Apprenticeships in the designated trades

The Dublin Institute of Technology has a major involvement in and commitment to apprenticeship education and training, and over the years has played an important role in its development. In the 2006/2007 session a total of some 3000 apprentices were enrolled, pursuing 25 different trades in the construction, Engineering and printing industries.

The following DIT trade departments/sections are involved in the provision of apprenticeship courses:

  • Construction Skills
  • Manufacturing Engineering
  • Transport Engineering
  • Electrical Engineering
  • Printing and Graphic
  • Communication Bakery

The overall apprenticeship activities in DIT are co-ordinated and monitored by a sub-committee of the DIT Academic Council, supported by the Dean, Craft Education and Training. Members of the committee include the heads of schools and departments/sections involved in the apprenticeship area as well as elected or co-opted teaching staff members.

Amongst the highlights in the calendar of the apprenticeship area each year are the National Skills Competitions. Normally DIT hosts some 12 finals annually for different skill specialisations on behalf of the Department of Education and Science and the candidates are likely to include representatives from other centres as well as from DIT. The overall winner in each Trade Area receives a silver medal from the Department of Education and Science and is eligible for consideration for selection for the national team which represents Ireland in the International World Skills Competition. These prestigious competitions are normally held every second year in different parts of the world and Irish Competitors have performed very well in them to date showing that the standards of craftsmanship of the skilled young Irish workforce are on a par with those in the more advanced industrial countries.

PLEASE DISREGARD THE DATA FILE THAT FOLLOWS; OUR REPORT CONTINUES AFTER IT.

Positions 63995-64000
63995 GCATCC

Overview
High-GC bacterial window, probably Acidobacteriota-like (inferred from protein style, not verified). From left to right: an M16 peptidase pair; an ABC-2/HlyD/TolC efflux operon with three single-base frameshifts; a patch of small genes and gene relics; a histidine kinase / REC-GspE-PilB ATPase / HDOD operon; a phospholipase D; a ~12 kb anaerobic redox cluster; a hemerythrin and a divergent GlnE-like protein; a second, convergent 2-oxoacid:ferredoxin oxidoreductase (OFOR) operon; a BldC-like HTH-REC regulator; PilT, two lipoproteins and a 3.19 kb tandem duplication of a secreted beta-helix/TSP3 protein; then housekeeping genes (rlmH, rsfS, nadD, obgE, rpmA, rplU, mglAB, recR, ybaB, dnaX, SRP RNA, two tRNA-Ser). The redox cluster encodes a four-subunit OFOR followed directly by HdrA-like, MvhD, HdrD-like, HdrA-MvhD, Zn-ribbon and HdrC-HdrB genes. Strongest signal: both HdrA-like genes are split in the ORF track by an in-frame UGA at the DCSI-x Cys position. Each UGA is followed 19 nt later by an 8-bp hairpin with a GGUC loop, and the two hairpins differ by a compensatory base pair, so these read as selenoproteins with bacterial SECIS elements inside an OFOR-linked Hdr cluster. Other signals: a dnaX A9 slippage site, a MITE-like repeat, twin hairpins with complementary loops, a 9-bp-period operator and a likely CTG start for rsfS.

Standards Based Apprenticeship System

The National Training and Employment Authority, FAS, has the statutory responsibility for developing, monitoring and co-ordinating the education and training of apprentices in the country. It does so in partnership with the Institutes of Technology. The education and training of apprentices is through a standards-based apprenticeship system culminating in the Level 6 advanced certificate in a named trade (previously it was the National Craft Certificate) for those who pass the stipulated tests. In future full craft status would only be afforded to those holding this Certificate. The new scheme comprises seven phases of on and off-the-job education and training for each trade taking a total of four years. Apprentices attend a FAS Centre for phase 2, normally of 20 weeks duration full time followed later by attendance at DIT or other Institutes of Technology for phases 4 and 6. This generally involves full-time attendance for ten or eleven weeks for each phase of education and training.